The success of the Paris Agreement on climate change may rely on the extensive deployment of controversial ideas for removing greenhouse gases from the atmosphere. This panel examines the politics of these large-scale 'negative emissions' technologies and the roles for STS scholars in studying them.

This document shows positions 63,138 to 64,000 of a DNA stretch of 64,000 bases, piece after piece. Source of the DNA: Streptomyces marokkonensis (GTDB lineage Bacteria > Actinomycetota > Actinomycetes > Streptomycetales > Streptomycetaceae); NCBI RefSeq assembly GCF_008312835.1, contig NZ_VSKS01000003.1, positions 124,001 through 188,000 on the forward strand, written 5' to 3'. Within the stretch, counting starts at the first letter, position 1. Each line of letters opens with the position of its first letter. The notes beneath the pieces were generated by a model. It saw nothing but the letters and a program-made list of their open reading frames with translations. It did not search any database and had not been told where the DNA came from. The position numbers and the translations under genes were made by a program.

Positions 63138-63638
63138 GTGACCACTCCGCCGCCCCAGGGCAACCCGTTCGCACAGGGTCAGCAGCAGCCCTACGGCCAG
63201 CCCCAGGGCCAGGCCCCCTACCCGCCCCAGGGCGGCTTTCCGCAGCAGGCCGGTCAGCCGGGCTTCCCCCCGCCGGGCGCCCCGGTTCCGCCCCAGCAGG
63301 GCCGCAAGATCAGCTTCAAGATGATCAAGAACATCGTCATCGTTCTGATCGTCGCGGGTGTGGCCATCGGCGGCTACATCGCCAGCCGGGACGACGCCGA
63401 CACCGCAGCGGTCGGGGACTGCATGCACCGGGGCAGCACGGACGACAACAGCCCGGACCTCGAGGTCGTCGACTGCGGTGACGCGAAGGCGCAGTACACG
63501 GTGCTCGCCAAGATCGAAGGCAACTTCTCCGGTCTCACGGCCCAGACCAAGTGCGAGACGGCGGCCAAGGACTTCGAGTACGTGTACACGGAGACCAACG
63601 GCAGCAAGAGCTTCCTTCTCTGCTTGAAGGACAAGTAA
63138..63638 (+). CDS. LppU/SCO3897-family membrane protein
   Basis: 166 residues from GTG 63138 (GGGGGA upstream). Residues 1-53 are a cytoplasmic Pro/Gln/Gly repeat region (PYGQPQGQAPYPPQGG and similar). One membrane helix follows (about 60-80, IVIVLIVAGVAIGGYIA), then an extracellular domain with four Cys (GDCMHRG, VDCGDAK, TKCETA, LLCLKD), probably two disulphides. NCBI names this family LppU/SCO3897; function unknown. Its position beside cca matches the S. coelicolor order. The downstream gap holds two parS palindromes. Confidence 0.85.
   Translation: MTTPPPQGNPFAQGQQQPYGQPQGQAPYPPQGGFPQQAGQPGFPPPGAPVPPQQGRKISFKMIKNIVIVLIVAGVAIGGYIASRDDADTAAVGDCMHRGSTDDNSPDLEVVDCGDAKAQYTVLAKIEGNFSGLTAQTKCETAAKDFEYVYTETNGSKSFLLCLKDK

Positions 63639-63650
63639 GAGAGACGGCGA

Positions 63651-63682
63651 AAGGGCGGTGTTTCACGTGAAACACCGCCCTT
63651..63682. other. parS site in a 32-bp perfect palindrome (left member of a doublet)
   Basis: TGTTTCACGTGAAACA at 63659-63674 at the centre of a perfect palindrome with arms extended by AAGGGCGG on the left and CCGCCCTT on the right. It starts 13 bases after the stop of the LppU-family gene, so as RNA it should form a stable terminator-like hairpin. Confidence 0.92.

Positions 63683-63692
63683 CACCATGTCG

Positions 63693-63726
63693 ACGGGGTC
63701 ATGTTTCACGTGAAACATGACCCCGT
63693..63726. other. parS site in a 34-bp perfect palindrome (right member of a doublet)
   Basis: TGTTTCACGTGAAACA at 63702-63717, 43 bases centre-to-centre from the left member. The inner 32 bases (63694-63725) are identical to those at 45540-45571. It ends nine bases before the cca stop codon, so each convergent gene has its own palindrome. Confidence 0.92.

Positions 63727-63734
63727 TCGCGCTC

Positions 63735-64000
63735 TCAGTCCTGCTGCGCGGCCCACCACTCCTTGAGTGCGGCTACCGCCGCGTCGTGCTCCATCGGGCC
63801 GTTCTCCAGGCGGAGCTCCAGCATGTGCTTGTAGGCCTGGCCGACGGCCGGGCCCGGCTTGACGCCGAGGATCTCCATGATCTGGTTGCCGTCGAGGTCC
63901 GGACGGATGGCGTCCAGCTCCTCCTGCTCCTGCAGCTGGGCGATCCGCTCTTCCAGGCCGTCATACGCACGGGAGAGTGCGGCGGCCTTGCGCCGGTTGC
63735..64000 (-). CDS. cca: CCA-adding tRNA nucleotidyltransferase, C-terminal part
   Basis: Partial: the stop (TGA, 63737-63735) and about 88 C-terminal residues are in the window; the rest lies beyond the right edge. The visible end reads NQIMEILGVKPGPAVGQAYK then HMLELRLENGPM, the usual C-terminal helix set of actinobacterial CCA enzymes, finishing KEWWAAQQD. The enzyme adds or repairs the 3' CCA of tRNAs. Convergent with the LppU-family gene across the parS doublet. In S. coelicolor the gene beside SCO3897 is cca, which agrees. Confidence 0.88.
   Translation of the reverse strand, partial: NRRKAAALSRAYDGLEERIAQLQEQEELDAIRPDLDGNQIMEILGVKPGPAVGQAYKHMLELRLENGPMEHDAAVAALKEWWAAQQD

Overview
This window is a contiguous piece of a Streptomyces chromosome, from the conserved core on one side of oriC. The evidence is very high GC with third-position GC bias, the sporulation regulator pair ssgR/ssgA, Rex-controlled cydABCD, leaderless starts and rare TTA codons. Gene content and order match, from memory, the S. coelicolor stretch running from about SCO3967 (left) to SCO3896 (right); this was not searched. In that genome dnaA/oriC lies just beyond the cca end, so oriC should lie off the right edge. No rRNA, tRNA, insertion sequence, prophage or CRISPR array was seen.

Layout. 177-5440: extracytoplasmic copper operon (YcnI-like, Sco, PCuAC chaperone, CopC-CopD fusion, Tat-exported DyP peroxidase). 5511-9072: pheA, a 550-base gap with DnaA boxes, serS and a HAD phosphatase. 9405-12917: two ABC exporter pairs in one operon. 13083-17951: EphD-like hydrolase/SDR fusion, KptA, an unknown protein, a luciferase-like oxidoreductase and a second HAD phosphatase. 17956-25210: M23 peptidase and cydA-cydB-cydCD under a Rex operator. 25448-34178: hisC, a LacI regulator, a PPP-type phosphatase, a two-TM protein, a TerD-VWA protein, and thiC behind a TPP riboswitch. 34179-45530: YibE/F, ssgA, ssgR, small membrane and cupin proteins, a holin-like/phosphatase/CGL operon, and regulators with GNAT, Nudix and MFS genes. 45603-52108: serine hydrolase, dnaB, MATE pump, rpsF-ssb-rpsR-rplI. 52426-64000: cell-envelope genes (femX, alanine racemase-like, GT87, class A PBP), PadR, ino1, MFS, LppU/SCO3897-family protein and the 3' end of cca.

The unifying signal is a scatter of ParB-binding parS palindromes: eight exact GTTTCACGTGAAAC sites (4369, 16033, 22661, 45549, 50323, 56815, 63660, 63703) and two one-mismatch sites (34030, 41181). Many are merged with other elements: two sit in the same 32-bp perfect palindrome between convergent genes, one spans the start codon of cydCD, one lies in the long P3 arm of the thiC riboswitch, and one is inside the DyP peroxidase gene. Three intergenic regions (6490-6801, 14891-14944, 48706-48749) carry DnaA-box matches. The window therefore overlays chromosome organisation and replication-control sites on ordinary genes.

The Paris Agreement on climate change has set out global commitments to keeping global warming well below 2°C above preindustrial levels and to aim for limiting the rise to 1.5°C. The Intergovernmental Panel on Climate Change has concluded that meeting these targets is possible - but nearly all of their scenarios rely on the extensive deployment of large-scale technologies that remove greenhouse gases from the atmosphere but do not currently exist (as complete socio-technical systems). Critics have argued that assumptions about when such 'negative emissions' technologies might be ready and how they might be deployed at an impactful scale are desperately optimistic. Much like their taxonomic cousins, geoengineering by reflecting sunlight back into space, negative emissions ideas are also deeply controversial, potentially propping up carbon capitalism, making sweeping changes to land-use and posing significant environmental risks. This panel seeks to explore the politics of these prospective negative emissions technologies and what they imply for our changing relationship with nature in the age of the Anthropocene. We ask: what political imaginaries and interests are co-produced with negative emissions ideas in climate models, experiments and policies? How might research, development and deployment of carbon removal be governed responsibly where power relations and socio-technical systems are co-evolving? What are the implications for power, knowledge and politics of (discursive) decoupling of carbon removal from other forms of geoengineering? How does negative emissions politics compare to other technoscientific politics? What should our roles as STS scholars be when engaging with negative emissions?